Five planes at Dublin Airport have been targeted by laser pens. This has raised security concerns.

Five planes are forced into evasive actions when they land at Dublin Airport. They are targeted with laser pens. This sparks security fears.

  • Laser pointing was used to target five aircraft that landed at Dublin.
  • It is believed that the laser pens were pointed at planes from a nearby community.
  • The lasers could have been pointed at the pilot’s eye, posing a serious danger to people.

Five planes were targeted by laser pens when they touched down at Dublin Airport. The planes had to take evasive measures because of security concerns.

The lasers targeted the planes as they arrived at Dublin Airport on Friday night last week. This raised security concerns.

It is believed that the laser pen was pointed at the planes by the Blanchardstown area in west Dublin about 6 miles (9.7km).

The laser pens didn’t cause any serious accidents and none of the five aircrafts were forced into diverting. The laser pointing did increase security concerns for airport staff, and the pilots were forced to take evasive measures.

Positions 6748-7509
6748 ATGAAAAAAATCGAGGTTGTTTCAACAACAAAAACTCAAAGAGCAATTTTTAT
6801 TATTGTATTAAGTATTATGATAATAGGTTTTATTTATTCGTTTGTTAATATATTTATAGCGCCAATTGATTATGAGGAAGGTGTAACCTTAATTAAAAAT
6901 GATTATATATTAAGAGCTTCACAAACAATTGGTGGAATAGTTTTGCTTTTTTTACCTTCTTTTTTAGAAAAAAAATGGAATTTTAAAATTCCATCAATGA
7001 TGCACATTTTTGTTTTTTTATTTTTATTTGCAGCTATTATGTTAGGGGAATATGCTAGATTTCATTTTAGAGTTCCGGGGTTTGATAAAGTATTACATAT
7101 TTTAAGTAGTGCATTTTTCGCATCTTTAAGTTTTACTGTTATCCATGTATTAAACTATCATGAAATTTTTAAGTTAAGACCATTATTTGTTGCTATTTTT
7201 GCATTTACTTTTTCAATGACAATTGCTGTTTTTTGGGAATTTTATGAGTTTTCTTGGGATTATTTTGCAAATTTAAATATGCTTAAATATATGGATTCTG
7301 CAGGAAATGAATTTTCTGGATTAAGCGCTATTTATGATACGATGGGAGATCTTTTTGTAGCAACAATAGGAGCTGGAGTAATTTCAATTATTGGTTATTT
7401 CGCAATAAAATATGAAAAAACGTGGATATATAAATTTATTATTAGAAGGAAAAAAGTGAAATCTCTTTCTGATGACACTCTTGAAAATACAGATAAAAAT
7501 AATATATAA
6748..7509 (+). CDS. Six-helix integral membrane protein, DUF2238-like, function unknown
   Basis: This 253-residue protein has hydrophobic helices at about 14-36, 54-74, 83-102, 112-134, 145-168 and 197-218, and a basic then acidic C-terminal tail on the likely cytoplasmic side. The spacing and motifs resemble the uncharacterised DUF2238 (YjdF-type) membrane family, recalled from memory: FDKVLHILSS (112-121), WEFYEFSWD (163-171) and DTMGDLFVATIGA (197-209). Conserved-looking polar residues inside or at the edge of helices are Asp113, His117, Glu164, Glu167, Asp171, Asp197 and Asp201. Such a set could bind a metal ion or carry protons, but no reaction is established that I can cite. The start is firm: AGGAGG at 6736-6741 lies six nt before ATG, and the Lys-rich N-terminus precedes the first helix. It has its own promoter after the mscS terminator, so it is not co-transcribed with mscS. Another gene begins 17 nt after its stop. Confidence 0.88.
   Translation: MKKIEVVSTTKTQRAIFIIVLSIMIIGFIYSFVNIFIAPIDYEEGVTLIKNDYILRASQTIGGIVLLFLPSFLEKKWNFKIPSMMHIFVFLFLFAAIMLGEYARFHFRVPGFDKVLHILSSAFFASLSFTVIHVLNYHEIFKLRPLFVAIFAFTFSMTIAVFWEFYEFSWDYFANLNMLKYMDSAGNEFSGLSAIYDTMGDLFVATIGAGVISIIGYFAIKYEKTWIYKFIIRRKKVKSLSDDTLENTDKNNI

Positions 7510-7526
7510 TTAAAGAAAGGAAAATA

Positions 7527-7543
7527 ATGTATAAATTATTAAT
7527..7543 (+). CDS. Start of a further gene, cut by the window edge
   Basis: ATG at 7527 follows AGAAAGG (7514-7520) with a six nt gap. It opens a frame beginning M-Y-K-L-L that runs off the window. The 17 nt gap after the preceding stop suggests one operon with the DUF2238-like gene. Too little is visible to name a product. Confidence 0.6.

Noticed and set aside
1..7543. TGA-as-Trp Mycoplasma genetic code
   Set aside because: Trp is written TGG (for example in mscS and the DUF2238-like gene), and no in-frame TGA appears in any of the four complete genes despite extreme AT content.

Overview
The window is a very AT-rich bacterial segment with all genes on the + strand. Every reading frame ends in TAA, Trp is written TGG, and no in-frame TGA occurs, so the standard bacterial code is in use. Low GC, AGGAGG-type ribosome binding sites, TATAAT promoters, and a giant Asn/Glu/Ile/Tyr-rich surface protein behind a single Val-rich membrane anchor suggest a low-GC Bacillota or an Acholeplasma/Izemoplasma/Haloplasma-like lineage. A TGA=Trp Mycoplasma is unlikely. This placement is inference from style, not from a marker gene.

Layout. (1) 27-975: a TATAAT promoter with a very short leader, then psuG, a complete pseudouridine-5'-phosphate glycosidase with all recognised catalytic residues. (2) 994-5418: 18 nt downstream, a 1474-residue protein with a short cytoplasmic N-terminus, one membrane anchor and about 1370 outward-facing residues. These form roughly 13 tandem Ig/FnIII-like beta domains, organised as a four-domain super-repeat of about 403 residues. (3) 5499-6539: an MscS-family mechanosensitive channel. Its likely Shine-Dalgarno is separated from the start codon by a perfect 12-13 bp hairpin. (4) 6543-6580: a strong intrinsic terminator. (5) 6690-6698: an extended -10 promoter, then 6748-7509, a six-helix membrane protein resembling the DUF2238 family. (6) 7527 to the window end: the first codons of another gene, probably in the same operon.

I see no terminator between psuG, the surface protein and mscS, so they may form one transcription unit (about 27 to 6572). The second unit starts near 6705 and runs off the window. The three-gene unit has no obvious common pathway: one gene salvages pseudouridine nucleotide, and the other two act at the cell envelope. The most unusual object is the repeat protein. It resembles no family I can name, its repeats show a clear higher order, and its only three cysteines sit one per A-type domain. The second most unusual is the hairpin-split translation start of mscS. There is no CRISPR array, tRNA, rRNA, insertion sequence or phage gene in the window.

It is believed that the laser pens were pointed at planes from Blanchardstown in west Dublin, approximately 6 miles (9.7km), from Dublin Airport (pictured).

Pilots were forced into a specific course to ensure passenger safety landing.

A lazer pointed in the eye would have blinded the pilot. This would have put people on the plane and those around it in danger.

According to a source, Irish Independent┬áIt was a’very unpleasant circumstance for the pilots involved with these landings’.

It is not known if passengers were aware that the laser was being pointed at them. The laser light could have reflected through the windows and illuminated the interior, possibly alarming passengers, if they were not blinded when landing, as per the protocol.

Garda Headquarters in Ireland, the national police agency, confirmed the indecent, and stated that they received a report at 9pm last Friday, December 2.

They also confirmed that inquiries into the incident continue.

Blanchardstown garda station is leading the investigation into laser pointing. Blanchardstown garda station has not yet made any arrests or identified any suspects.

According to a source, Irish Independent Recent incidents such as these have become a growing problem.

Source said that the most likely scenario was that these are young men who don’t fully understand the potentially dangerous consequences of their behavior.

“It seems to be nothing more sinister that that.”

It is a crime under the 2014 State Airports Shannon Group Act in Ireland to target planes using lasers. If they are found, they will likely be prosecuted.

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